This is not the only problem. The governor is constitutionally given wide discretionary powers. They have the power on the appointment and removal of ministers and the dissolution of the legislature. The post however is undemocratic in nature. The decision making authority is in the hands of an individual who is not elected by the people. They have the powers on lines of the President of India with the authority to declare emergency in the state at his whims and fancy which is contrary to the democratic nature of India.

Similarly, every state spends crores of rupees every year on establishment required for the office of the Governor.


SUGGESTIONS

The recommendation is that given the futile and undemocratic nature of the post the office of the governor should be abolished. The governor is far from an accountable office and is merely acting as the puppet of the ruling party. Even if they were given the authority there is no basis on which they can represent the people of the state. India has borrowed a lot from the British and the governors are another such borrowing. However, this is an office that does not give the desired results if a cost benefit analysis were done. The government spends crores of rupees in the maintenance and protocol of these offices. The purse cannot be spent on offices that are undemocratic at the first instance and having absolutely no power to act in furthering the duties they were expected to perform. It could have been suggested that the governor is indirectly elected similar to the President however this does not serve the purpose. As an intermediary step the government could plan appointing a collective governor for a group of states. This would ensure that the post is phased out in a smooth manner without there being disturbance in the functioning of the institutions.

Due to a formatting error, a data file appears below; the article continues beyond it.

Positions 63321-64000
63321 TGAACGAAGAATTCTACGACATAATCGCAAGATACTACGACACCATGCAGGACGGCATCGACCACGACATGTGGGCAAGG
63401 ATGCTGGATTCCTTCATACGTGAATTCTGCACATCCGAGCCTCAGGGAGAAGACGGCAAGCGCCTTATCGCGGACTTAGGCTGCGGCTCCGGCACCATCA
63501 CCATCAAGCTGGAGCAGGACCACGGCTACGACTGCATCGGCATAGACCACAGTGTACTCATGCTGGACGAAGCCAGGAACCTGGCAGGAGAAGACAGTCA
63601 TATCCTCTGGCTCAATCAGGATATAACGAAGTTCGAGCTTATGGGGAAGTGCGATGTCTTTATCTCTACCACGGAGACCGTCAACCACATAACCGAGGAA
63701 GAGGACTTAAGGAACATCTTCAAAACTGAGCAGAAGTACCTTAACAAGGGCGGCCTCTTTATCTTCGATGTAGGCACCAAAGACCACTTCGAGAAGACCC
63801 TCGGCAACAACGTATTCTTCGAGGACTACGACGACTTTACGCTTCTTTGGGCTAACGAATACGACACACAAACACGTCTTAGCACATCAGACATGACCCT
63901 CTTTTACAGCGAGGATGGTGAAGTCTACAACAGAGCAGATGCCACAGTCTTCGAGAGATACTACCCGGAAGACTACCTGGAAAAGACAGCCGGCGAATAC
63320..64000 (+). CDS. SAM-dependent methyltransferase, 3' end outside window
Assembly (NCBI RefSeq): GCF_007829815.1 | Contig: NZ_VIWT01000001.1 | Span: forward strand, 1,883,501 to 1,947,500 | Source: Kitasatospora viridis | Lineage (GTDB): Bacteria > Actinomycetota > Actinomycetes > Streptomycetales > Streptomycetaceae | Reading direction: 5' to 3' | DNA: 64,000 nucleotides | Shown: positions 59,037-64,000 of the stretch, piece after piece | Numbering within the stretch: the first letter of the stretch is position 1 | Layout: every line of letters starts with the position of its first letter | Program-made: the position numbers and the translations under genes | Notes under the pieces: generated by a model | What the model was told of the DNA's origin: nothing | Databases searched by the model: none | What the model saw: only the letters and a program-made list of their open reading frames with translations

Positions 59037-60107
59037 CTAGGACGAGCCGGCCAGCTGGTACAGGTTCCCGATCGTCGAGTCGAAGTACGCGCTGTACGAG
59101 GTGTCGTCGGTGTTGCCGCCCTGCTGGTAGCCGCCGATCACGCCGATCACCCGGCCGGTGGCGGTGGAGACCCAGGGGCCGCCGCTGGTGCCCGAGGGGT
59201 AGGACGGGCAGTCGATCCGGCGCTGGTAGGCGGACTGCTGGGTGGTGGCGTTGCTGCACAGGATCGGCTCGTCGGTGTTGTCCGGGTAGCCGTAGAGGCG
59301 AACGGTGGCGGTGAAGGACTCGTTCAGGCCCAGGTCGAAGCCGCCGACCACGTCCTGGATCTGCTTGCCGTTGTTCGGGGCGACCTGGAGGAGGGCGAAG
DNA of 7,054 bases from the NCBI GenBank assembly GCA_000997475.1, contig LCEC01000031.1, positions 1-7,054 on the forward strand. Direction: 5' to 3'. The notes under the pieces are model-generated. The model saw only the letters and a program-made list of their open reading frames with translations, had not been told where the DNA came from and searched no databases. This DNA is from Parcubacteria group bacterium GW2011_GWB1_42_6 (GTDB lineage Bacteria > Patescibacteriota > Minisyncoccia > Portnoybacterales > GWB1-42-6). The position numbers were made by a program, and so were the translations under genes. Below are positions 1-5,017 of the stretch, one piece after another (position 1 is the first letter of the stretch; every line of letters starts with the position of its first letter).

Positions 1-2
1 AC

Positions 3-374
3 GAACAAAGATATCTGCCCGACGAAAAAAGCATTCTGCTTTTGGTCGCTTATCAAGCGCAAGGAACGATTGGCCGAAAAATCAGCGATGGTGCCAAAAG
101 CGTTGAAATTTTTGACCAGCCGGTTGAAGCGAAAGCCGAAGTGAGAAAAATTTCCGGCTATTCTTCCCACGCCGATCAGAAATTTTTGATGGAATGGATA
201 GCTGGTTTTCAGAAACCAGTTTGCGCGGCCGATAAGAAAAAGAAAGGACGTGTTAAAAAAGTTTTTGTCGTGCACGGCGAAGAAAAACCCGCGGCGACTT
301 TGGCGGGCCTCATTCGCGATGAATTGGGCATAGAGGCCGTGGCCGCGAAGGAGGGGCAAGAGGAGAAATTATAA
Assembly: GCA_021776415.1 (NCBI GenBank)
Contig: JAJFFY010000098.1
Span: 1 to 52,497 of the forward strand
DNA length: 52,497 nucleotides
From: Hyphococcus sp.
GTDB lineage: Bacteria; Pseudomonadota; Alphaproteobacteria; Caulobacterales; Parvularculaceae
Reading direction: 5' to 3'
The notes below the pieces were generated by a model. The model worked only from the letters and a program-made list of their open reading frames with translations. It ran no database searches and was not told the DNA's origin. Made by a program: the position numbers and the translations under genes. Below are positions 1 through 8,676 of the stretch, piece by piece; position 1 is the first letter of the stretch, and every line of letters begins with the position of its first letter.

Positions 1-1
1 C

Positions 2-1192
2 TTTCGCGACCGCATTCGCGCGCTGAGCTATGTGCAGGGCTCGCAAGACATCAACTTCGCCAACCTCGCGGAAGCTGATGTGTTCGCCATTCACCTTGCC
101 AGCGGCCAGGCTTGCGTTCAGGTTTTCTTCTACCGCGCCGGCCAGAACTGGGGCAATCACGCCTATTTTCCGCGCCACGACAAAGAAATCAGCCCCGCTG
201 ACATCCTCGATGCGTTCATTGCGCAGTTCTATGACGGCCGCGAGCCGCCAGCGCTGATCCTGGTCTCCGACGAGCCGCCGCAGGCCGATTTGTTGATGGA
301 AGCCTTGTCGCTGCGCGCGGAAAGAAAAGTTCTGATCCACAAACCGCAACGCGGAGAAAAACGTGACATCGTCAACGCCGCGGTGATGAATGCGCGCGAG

CONCLUSION

The governors’ post has become controvertible and it is time we let go of it in phased manner. The state has spent much of its bounty on the maintenance of Governor’s post and there have not been equivalent benefits reaped from this post. The purpose for which the Constitution makers introduced the concept of having a Governor for every State has been completely defeated and hence the nation should think about doing away with the post of Governors in each State. The president of India ably supported by the Vice President can take care of advice in matters relating to the constitutional crises.


Bibliography

1.https://www.indiatoday.in/india/story/maharashtra-news-live-updates-supreme-court-devendra-fadnavis-ncp-shiv-sena-congress-bjp-1622568-2019-11-26.

2.https://www.thehindu.com/opinion/lead/why-we-need-governors/article24343299.ece.

3.https://www.thehindu.com/opinion/lead/do-we-need-the-office-of-the-governor/article23971800.ece.

4.http://interstatecouncil.nic.in/report-of-the-sarkaria-commission/.

5.http://interstatecouncil.nic.in/punchhi-commission/.


Footnotes

[1] Maharashtra: Uddhav Thackeray to take oath as CM on November 28, India Today, (Nov 27, 2019), https://www.indiatoday.in/india/story/maharashtra-news-live-updates-supreme-court-devendra-fadnavis-ncp-shiv-sena-congress-bjp-1622568-2019-11-26.

[2] The Indian Constitution, 1950.

[3] Gopalkrishna Gandhi, Why we need Governors, The Hindu, (July 6, 2018),

https://www.thehindu.com/opinion/lead/why-we-need-governors/article24343299.ece.

[4] WP(C) No.7745 of 2015.

[5] Gautum Bhatia, Do we need the office of the governor, The Hindu, (May 24, 2018), https://www.thehindu.com/opinion/lead/do-we-need-the-office-of-the-governor/article23971800.ece.

[6] Gautum Bhatia, Do we need the office of the governor, The Hindu, (May 24, 2018), https://www.thehindu.com/opinion/lead/do-we-need-the-office-of-the-governor/article23971800.ece.

[7] WRIT PETITION (CIVIL) NO.296 OF 2004.

[8] Report of Sarkaria Commission, http://interstatecouncil.nic.in/report-of-the-sarkaria-commission/.

[9] Punchhi Commission, http://interstatecouncil.nic.in/punchhi-commission/.

[10] Writ Petition (civil)  257 of 2005.


Submitted by,

Nishtha Gupta,

Year II, B.A.LL.B. (Hons.),

NALSAR University.


(Image used for representational purpose only. Image Courtesy: https://www.nyoooz.com/category/politics/1413023/fadnavis-gets-bjps-seal-of-approval-to-be-maharashtra-cm-for-2nd-term-even-as-sena-refuses-to-blink/ )